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Paying for Financial Advice: fees vs Commission

By: Kevin Dowling BA (IMC) - Updated: 14 Jan 2013 | comments*Discuss
 
Paying For Financial Advice: Fees Vs Commission

If you want the services of a professional, you usually have to pay for it. If you’re after financial advice there are usually two choices available to you, fees or commission. But if you are looking for value for money, which is most suitable for you?

When you meet a financial adviser (independent or otherwise), they will discuss different financial products with you, and will recommend those that they think are most suitable. When they explain particular products they will provide you with essential ‘Key Facts’ information, which explains the nature of the product and the costs involved with. Not all advisers charge for their services in the same way and your adviser will be able to explain their own charging structures with you. However, the two main ways for clients to pay for financial advice are set out below.

Paying by Fee

At the outset, all Independent Financial Advisers (IFAs) are required to offer their clients the option to pay a fee for their advice, although tied and multi-tied advisers are not under the same obligation. Whether you choose this option is up to you. Paying a fee means that you will be charged for the advice you are given, even if you decide not to follow the advice.

If you choose to pay a fee for advice, the adviser will agree the rate before they undertake any work on your behalf. Most advisers charge between £75 and upwards of £200 an hour, depending on the specialist nature of their advice. You will also be required to pay VAT, which is not payable on commission payments. If you are worried about the escalating cost of advice you can ask the IFA not to exceed an amount specified by you. An IFA offering investment advice might charge a flat rate dependent on the sum invested, as well as an additional charge each year on the upkeep of your portfolio.

Paying by Commission

When you purchase a financial product, such as a pension or investment portfolio, your adviser will often receive a commission on the sale from the product provider. If you choose to pay for your advice through commission you won’t pay any money up front to the adviser, but they still get paid commission on the products they sell you. Bear in mind that the product is not free – you will end up paying more in product charges, which will be added once the product is set up.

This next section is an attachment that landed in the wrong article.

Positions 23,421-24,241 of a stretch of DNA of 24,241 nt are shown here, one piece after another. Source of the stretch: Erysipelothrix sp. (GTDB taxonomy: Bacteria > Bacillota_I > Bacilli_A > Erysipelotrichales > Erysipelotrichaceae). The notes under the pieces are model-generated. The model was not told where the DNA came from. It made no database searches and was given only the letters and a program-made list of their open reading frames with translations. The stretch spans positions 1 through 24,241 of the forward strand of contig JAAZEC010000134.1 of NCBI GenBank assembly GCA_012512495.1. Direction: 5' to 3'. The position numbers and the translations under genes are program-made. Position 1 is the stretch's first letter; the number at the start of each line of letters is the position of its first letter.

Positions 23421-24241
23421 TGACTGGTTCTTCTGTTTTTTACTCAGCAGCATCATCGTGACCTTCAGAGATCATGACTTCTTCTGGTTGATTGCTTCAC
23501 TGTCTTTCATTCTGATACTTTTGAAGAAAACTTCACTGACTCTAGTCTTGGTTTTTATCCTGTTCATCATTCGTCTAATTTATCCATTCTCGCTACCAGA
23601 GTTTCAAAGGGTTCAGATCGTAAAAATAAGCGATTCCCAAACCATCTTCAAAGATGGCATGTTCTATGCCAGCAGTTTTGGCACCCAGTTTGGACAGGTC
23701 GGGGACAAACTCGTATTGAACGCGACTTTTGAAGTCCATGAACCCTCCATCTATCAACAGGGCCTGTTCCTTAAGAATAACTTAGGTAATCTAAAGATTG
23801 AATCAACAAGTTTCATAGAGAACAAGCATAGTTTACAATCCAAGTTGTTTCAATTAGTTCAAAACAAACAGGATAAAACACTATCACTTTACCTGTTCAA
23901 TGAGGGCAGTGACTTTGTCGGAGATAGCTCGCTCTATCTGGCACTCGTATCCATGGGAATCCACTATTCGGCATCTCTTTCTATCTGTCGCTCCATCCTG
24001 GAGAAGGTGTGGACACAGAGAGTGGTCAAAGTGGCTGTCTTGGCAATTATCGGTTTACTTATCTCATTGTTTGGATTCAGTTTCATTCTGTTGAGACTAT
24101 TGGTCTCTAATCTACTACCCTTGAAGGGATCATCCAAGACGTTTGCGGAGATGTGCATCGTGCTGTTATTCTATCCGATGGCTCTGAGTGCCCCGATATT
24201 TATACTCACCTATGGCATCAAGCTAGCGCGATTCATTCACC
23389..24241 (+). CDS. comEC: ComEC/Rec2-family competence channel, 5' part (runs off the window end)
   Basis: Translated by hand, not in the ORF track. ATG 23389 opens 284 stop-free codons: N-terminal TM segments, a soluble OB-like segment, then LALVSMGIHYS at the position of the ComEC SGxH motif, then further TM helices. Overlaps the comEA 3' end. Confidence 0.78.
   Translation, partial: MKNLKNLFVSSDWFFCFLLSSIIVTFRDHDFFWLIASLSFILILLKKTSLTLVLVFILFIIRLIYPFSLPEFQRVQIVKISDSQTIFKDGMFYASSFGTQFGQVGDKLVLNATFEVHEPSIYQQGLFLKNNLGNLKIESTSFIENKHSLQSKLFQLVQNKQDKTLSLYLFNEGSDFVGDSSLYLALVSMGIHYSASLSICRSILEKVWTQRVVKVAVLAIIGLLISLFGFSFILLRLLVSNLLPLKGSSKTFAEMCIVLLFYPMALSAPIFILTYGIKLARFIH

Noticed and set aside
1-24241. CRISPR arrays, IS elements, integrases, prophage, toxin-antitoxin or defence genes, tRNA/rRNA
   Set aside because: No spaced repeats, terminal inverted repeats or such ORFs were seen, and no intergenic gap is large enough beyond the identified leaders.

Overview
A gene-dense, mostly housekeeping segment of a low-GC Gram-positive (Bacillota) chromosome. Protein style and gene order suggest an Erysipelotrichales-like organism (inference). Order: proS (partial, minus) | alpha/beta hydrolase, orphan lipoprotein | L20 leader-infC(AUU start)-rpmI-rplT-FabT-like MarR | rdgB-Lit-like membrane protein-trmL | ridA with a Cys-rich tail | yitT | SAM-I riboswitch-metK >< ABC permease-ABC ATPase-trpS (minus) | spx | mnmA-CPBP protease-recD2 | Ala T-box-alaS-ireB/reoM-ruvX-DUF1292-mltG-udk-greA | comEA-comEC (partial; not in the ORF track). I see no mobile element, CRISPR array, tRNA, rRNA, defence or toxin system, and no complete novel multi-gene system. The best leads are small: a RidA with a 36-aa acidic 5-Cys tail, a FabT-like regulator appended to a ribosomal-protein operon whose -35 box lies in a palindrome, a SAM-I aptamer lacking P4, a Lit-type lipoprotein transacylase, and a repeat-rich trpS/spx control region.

Your adviser will inform you of the amount they will receive in commission before you agree to buy the product. The commission sum will vary depending on the type of product you have chosen, and the amount you have decided to invest. You will also receive a ‘Key Facts’ document that will show you the average cost of advice versus the commission you have paid, so that you can see which compares most favourably.

Some products pay commission as standard, even if you have agreed to pay a fee for your advice. If you choose the fee-payment option, the commission earned on a product can often either be refunded to you or reinvested into the product. Advisers can also sometimes use the commission they receive to offset any fees they have already charged.

Commission or Fees: Which is Best?

There’s no simple answer to the question of which is the best way to pay for financial advice. Choosing the commission option means that you avoid paying charges for advice up front, but you still pay for the advice in the long run. Paying by fee means that you know what you are getting for your money, and you can be certain that the advice you receive is not dependent on the amount of commission earned by the adviser. It’s the same principle as being charged an hourly rate by a solicitor or accountant. For this reason, many financial advisers believe that charging a fee is the more professional option for them to take. However, you should speak to your adviser directly before you decide which charging structure is best for you.

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